It’ surprising Mazda even offers our GSC winner in its range, because the hard truth is not many Aussies shopping in this segment want a manualequipped, front-drive Maxx. Much nicer, if you can finance it, is the GT, available with the CX-9’ lovely 2.5-litre turbo-petrol, all-wheel drive, and far nicer kit – alloys wheels (instead of steelies), leather trim, Bose sound, sunroof, adaptive cruise control … the list is long. The family will love it.
MITSUBISHI OUTLANDER ES
WHEN IT COMES to putting seven bums on seats for minimum cost, the mid-size Mitsubishi cannot be matched. The nearest alternative in terms of value is the Honda CR-V at $38,990, almost $8000 more than the Outlander. (The affordable sevenseat Nissan X-Trail, at $32,490 and ranked fifth overall, got smashed for its tight servicing intervals, short warranty period and thirsty engine). Meanwhile, the entry price and depreciation pushed the CR-V down to second spot, as the Mitsubishi went close to a clean sweep of the five scoring criteria, only losing out on insurance cost against the Hyundai Santa Fe with its low $805 per annum for comprehensive coverage. Though the Hyundai has a strong diesel engine, the Outlander’s 2.4-litre petrol uses the least fuel, at 6.7L/100km officially (using regular unleaded), proving it is an efficient all-rounder.
Newer and nicer than the ageing Outlander, the Hyundai Santa Fe has some of the latest family bus technology like sensors that prevent locking a stray child in the third row. The mid-grade Elite gets the nod for all-round value, adding bling such as larger alloys, leather trim, and fancy puddle lamps. Mod cons include keyless entry, 8.0-inch display with live traffic updates, and electric seat adjustment.
VOLVO XC60 D4 MOMENTUM
A STEP UP in both quality and price from the usual crossover wagon is the Premium SUV segment. Competing neck and neck with the Mercedes on price at $61,990, the German would likely come out on top if it were not for the Volvo’s frugal diesel engine and low insurance cost that give it the win. The only oiler of the three here, the Swede records a claimed combined fuel consumption of 5.4L/100km. It also nudges ahead with the lowest comprehensive insurance quote of $863, while the Mercedes has the highest at $1161 per annum. All three premium SUVs share the same three-year warranty period and 12-month/15,000km service interval, though the Mercedes claws back some value with the lowest depreciation value over three years. A close fight, but a sensible win for Sweden.
Diesel not your thing? Well ditch the stinky hands at the bowser and those rattly NVH issues (admittedly, Volvo’s 2.0-litre oiler is a refined unit) and step up into the T5 XC60. For $3000 more compared to the class winner, you get a smooth and gutsier 187kW/350Nm turbo four petrol that will slice 1.6sec off your 0-100km/h sprint as your race the kids to school.
MITSUBISHI TRITON GLS PREMIUM
EVEN ON FACE value the Diamond Star dual-cab ute is a great buy. The Triton is among the least costly in class – represented here in top-spec trim among mid-spec rivals – and comes loaded with standard equipment, including some of the best active safety tech in the segment. Having just had a facelift, it is a genuine tough-look alternative to Ford’s Ranger. Its gruff, torquey 2.4-litre turbo-diesel four uses less fuel than the other placegetters, at 7.6L/100km officially, despite being paired with a five-speed auto rather than oppositions’ six-speeders.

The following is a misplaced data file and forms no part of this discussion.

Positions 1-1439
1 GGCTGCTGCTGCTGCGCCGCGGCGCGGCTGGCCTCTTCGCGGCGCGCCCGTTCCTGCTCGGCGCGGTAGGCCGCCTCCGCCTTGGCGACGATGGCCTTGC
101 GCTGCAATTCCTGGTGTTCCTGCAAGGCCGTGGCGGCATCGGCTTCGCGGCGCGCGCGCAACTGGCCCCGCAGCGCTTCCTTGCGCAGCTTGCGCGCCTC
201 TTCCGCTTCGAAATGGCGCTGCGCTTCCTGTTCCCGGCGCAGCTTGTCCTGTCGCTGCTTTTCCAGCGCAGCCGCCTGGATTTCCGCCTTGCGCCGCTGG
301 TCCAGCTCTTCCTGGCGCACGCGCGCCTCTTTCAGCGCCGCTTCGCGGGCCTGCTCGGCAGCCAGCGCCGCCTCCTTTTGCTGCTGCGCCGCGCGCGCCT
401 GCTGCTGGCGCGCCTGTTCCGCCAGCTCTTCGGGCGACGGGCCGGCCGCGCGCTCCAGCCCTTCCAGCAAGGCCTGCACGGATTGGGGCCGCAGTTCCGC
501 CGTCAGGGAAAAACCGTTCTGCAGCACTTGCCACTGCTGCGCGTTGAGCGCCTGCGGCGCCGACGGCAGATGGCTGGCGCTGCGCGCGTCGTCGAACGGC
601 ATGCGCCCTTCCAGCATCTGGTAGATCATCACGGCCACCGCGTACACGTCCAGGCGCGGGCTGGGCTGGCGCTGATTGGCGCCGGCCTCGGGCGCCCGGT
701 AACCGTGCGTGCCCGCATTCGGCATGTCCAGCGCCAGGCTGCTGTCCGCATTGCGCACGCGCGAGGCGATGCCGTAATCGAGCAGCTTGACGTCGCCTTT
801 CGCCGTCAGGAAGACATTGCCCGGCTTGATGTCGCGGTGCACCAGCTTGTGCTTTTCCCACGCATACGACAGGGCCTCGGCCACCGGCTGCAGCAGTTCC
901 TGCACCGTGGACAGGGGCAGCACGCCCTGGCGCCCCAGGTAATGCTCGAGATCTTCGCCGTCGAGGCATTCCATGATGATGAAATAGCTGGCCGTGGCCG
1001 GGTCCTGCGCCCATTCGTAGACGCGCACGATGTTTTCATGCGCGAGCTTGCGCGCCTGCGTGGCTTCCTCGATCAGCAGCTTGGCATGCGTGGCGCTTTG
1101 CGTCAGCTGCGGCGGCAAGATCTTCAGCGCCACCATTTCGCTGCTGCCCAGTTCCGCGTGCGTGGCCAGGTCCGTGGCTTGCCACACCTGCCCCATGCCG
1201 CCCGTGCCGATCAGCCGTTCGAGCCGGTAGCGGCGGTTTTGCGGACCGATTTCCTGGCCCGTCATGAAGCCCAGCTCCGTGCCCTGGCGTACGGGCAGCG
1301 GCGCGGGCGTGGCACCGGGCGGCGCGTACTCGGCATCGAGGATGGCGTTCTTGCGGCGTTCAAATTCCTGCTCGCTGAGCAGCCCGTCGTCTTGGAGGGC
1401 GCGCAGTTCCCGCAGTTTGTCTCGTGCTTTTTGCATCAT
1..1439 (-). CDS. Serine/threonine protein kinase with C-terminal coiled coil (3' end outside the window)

An extended seven-year warranty is a further conquest, and the Mitsubishi’s 12-month service interval tops the Holden Colorado’s nine months while matching the Ford. The Mitsu’s resale isn’t as optimistic, though this top-tier model at a considerable discount to the others means you pocket thousands up front.
Although nearly $8K more than the Triton, Ford’s Ranger XLT is the better ute. Steering feels more natural and connected, the cabin more comfortable, suspension more compliant (yet with better towing capacity at 3.5-tonne) and the 2.0-litre engine mated to a 10-speed auto is quiet and refined. AEB, adaptive cruise and steering assist is available in the $1700 Tech Pack.
KIA PICANTO S
SUB-LIGHT CARS can be a false economy – not cheap enough to be worth the saving over a light car and much the same money as a good newish used small car. None of that is true of our sub-light – and overall Gold Star Cars 2019 – champion. The Kia Picanto S might only be about $1000 less costly than many light cars, but the fact it’s not a lesser option – just a smaller option – means it still adds up. You see, while some sub-lights are a bit sub… standard, the Kia looks good, steers and handles well, and goes all right with a 62kW 1.2-litre engine pulling 976kg. The depreciation cost of owning a Picanto over the first three years is less than almost any other new car. The baby Kia uses just 5.0L/100km officially, on regular unleaded, without any fancy eco-tech. The 12-month service interval makes complete sense for such a mechanically conventional and simple machine, and Kia’s industry-standard seven-year warranty seals the deal.